Immune function in athletes versus nonathletes

Int J Sports Med. 1995 Jul;16(5):329-33. doi: 10.1055/s-2007-973014.


The purpose of this study was to compare natural killer cell cytotoxic activity (NKCA) and Con A-induced lymphocyte proliferation (T cell function) in athletes versus nonathletes, with measurement of natural killer (NK) and T cells to allow a comparison on a "per-cell" adjusted basis. Eighteen young male endurance athletes (10 runners and 8 cyclists) with a mean VO2max of 70.7 +/- 1.3 and 6.6 +/- 0.8 years of competitive experience were compared with 11 nonathletic male adults (47.6 +/- 3.1 Concentrations of circulating leukocyte and lymphocyte subsets, including NK and T cells, were not significantly different between groups. NKCA and T cell function also did not differ between groups, whether expressed unadjusted or adjusted on a per-cell basis. For all subjects combined, both NKCA and T cell function were unrelated to VO2max (r = 0.005, p = 0.98; r = 0.007, p = 0.97, respectively). These data do not support the contention that immune function, as measured in this study, is altered in endurance athletes.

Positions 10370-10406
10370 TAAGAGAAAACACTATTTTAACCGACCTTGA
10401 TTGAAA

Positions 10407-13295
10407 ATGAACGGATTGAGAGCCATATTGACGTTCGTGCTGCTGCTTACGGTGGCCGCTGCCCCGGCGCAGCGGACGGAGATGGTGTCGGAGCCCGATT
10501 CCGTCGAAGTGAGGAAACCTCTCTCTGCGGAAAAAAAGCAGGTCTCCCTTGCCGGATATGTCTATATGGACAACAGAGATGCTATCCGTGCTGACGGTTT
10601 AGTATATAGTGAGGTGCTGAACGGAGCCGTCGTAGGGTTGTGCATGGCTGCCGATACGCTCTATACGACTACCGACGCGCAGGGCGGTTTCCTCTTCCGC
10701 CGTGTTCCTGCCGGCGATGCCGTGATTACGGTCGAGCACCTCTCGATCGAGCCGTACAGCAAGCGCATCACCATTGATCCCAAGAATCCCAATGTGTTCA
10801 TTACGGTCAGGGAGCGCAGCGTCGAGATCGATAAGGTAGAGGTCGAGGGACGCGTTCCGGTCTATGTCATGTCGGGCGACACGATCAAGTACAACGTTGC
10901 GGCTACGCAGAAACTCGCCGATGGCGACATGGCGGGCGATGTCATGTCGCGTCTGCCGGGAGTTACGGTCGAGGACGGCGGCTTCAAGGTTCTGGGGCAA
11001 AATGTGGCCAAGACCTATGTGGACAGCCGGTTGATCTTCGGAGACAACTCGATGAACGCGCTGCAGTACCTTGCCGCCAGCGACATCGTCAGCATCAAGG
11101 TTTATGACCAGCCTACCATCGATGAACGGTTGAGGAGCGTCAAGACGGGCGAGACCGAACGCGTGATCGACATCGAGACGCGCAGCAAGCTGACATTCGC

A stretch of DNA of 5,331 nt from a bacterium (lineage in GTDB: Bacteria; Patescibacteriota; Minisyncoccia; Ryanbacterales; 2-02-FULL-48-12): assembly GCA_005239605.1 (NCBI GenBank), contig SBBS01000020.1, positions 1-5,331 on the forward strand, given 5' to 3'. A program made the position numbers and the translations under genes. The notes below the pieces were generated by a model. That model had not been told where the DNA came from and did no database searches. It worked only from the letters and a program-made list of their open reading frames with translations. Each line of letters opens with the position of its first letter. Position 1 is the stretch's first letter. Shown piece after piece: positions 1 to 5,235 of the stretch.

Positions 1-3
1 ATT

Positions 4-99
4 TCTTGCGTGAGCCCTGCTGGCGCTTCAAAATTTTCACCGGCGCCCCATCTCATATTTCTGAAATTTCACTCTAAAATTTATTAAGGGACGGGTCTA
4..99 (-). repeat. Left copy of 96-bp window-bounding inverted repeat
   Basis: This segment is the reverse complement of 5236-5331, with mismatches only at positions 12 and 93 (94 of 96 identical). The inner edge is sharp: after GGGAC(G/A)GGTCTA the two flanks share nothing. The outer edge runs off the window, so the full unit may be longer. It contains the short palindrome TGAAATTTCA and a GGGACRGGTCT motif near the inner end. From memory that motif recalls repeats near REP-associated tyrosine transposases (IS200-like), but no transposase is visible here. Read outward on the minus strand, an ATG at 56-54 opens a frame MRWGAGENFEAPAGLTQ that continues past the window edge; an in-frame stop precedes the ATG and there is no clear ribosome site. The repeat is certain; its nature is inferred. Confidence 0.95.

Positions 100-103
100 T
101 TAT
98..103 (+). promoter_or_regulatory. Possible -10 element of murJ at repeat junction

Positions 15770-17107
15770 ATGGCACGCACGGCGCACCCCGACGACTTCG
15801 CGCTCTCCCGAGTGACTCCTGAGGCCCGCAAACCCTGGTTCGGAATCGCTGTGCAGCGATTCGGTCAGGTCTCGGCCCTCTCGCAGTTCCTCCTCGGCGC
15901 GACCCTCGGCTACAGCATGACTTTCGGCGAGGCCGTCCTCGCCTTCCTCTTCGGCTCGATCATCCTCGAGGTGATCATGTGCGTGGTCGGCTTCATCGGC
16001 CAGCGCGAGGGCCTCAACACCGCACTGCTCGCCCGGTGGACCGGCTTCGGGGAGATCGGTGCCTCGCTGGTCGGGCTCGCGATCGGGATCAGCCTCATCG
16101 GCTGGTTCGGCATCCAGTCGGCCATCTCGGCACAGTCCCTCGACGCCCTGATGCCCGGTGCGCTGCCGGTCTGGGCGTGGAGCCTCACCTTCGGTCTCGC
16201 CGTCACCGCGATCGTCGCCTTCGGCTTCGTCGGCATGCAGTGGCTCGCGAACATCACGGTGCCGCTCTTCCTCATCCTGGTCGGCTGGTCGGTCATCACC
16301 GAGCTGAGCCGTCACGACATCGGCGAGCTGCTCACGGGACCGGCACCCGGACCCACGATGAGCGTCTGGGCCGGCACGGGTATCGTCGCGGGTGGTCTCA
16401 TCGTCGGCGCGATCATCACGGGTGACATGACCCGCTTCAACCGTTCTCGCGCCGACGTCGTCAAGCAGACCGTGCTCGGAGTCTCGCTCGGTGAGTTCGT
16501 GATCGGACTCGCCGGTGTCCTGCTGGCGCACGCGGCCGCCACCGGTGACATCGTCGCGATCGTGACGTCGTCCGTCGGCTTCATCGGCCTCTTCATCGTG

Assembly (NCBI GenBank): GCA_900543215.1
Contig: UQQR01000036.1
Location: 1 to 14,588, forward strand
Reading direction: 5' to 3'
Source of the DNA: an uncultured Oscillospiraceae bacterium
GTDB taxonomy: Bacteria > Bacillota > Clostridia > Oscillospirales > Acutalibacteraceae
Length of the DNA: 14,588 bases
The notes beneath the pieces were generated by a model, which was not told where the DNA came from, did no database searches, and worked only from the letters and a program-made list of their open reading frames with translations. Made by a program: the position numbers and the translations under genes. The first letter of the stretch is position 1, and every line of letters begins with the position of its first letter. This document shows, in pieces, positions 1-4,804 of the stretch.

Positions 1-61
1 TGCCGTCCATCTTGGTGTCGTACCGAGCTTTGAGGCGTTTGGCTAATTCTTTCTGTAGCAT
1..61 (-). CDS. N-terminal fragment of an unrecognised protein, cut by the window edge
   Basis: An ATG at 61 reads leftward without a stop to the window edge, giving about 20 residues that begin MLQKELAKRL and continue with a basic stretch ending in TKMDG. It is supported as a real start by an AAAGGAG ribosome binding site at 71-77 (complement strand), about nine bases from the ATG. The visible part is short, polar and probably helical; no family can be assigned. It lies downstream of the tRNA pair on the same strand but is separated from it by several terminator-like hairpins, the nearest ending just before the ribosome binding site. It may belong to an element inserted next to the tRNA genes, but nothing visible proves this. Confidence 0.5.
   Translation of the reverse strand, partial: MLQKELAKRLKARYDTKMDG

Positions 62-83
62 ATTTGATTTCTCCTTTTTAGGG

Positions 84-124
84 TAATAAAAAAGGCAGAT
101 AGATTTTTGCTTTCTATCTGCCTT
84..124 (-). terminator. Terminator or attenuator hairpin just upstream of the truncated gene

Publication types

  • Comparative Study

MeSH terms

  • Adult
  • Cross-Sectional Studies
  • Cytotoxicity, Immunologic*
  • Humans
  • Killer Cells, Natural / physiology*
  • Lymphocyte Activation*
  • Male
  • Sports / physiology*